On a side note, I visited the CDC Museum and Vistor’s Center (open to the public Mon-Friday 9-5pm, Thursday 9-7pm) yesterday & they had an exciting array of documentaries on the fight for the eradication of polio. I highly suggest an outing if you’re in the Atlanta area.


Happy 10th Birthday Human Genome Sequence!

This month marks the 10th Anniversary of the two first papers (published in Science & Nature) to describe the nearly complete sequence of the human genome. J. Craig Venter, the man behind it all, sequenced his own genome, 3 million base pairs, in 9 months. This name may sound familiar because him and his hefty team are also responsible for sequencing the first complete genome sequence of a living species (Haemophilus influenzae) AND The Craig Venter Institute recently gained attention for their creation of an 100% artificial genome (the first self-replicating synthetic bacterial cell). Needless to say, this guy’s wikipedia is awesome. Though we have decades to go before we really understand the entire diploid human genome sequence and the implications of understanding these base pairs, this is a momentous occasion. What better to celebrate this Friday?

Science takes another back seat in the Republican spending cuts:

“The human race has reached a turning point. Man has opened the secrets of nature and mastered new powers. If he uses them wisely, he can reach new heights of civilization.” – Harry S. Truman

Today House of Representatives Republicans unveiled their plan to decrease funding for most civilian based research. Coming in at a devastating $74 billion lower than President Barack Obama’s 2011 request. To learn more about the budget cuts go here.

This new plan will be voted on by the House the week of February 14th.

Tuesday
Feb012011

The Murmur of the Hidden Monster: Supermassive Black Hole in Andromeda Goes Bonkers (in 2006)


What’s the problem with black holes? Well, for one, if you go within their Schwarschild Radius, you become spaghettified. And they mess up spacetime. To extend the oft-quoted bowling-ball-on-a-mattress analogy, if the mattress had sheets on it, the black hole-bowling ball would do a lot more than wrinkle them. Right? RIGHT?

Well, also, don’t forget that BHs don’t produce light. In fact, the point of them is that they trap light, stuffing it down their gullets and clamping their teeth shut.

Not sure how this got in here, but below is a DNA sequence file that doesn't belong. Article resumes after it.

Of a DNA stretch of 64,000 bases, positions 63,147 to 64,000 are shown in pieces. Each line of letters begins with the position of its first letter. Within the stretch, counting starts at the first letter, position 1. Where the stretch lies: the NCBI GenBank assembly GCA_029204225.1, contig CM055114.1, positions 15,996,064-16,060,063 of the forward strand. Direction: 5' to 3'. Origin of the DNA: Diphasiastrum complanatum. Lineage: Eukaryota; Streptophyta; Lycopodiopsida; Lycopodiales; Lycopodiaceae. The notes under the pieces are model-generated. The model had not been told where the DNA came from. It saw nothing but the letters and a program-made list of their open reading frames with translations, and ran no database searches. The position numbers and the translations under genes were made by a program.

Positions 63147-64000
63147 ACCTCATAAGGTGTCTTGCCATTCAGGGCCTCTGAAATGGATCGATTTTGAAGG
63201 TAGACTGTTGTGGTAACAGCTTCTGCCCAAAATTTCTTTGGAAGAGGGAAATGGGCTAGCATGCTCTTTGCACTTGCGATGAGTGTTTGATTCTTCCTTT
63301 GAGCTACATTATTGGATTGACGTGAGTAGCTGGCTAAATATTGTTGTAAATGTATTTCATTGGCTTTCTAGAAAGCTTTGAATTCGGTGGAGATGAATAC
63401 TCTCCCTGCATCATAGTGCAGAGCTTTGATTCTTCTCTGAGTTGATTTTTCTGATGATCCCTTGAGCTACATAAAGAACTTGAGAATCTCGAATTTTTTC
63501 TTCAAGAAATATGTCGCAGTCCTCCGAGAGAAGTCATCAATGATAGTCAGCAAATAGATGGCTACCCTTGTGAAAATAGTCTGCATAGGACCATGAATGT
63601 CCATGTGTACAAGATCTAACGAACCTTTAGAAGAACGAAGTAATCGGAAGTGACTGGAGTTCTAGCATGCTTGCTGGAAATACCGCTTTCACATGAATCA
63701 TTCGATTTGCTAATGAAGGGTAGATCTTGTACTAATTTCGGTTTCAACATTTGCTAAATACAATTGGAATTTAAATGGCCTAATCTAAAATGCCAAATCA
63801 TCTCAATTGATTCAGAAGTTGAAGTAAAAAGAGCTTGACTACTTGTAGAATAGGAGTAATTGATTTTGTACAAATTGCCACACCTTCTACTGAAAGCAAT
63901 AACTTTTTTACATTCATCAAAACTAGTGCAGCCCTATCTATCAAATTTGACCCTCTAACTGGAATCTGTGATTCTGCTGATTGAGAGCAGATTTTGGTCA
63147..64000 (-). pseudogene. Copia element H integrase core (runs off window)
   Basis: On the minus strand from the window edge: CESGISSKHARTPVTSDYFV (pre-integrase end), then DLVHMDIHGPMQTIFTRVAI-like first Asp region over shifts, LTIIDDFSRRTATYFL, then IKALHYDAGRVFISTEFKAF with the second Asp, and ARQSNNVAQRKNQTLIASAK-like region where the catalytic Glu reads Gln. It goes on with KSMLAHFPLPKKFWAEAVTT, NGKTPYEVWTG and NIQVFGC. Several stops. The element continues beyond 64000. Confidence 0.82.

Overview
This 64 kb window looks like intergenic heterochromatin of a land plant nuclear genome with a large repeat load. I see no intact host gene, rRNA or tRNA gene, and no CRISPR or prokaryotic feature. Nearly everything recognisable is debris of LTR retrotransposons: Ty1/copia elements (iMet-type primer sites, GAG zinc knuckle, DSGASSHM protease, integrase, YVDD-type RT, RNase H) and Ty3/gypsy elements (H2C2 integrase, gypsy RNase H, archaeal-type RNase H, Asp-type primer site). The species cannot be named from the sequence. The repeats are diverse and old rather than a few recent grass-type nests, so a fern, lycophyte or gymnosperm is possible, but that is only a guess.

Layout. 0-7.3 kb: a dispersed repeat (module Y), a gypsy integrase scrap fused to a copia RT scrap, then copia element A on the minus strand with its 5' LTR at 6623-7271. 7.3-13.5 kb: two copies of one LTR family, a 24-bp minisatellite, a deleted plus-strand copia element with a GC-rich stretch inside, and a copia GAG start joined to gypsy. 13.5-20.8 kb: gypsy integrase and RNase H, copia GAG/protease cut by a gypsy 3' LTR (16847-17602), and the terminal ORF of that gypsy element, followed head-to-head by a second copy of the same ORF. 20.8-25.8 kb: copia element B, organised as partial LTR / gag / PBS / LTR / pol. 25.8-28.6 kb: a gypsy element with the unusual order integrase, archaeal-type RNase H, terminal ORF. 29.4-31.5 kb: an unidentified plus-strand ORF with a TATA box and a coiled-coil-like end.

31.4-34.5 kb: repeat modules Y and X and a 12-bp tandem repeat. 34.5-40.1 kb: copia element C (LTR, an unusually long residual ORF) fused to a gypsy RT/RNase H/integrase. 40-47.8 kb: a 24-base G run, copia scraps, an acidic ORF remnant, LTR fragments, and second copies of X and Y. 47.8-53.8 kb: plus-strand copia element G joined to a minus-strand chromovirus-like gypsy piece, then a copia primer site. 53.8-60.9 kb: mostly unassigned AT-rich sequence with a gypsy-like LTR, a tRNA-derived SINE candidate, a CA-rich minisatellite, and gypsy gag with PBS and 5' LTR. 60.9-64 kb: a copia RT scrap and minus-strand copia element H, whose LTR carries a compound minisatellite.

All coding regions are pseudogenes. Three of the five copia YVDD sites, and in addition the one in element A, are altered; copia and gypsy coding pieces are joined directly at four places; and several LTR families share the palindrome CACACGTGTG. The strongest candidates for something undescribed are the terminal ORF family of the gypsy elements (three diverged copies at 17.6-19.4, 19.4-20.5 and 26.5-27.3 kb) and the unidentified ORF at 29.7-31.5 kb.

However, we do see light associated with BHs. Light that is an effect of processes caused by their gravity. It’s not visible light, though—it’s X-rays, gamma rays, radio waves, spraying around Schwarschild radius, inside which is the part that gives “black hole” its first name. iMAGE: Jets of emission from BH at the center of a galaxy.
Marscher et al., Wolfgang Steffen, Cosmovision
NRAO/AUI/NSF

We infer the existence of black holes from this energetic activity, as well as from the orbital behavior of objects near suspected black holes (see video).


But all we can do is infer. And while we can make our inferences as scientifically robust as possible, we can’t know. So while we are all, “Duh, of course there are supermassive black holes at the centers of galaxies—they’re the only things with enough density to have the orbital effect of making a whole galaxy rotate around them yet not take up much space. Haven’t scientists accepted this idea for decades?” papers still contain mealymouthed phrases like “galaxies with a stellar bulge are thought to harbor,” which is how the paper I’m talking about today begins. The paper, whose title I heart, is called “The Murmur of the Hidden Monster: Chandra’s Decadal View of the Supermassive Black Hole in M31,” and is written by Li, Garcia, Forma, Jones, Kraft, Lal, Murray, and Wang.

The suspected, alleged, supposed supermassive black holes (SMBHs) in the local universe are radiatively quiescent. This is in contrast to far-away (a.k.a. “older”) galaxies that have “active galactic nuclei” (AGN), in which stuff is always a-fallin’ into their SMBHs.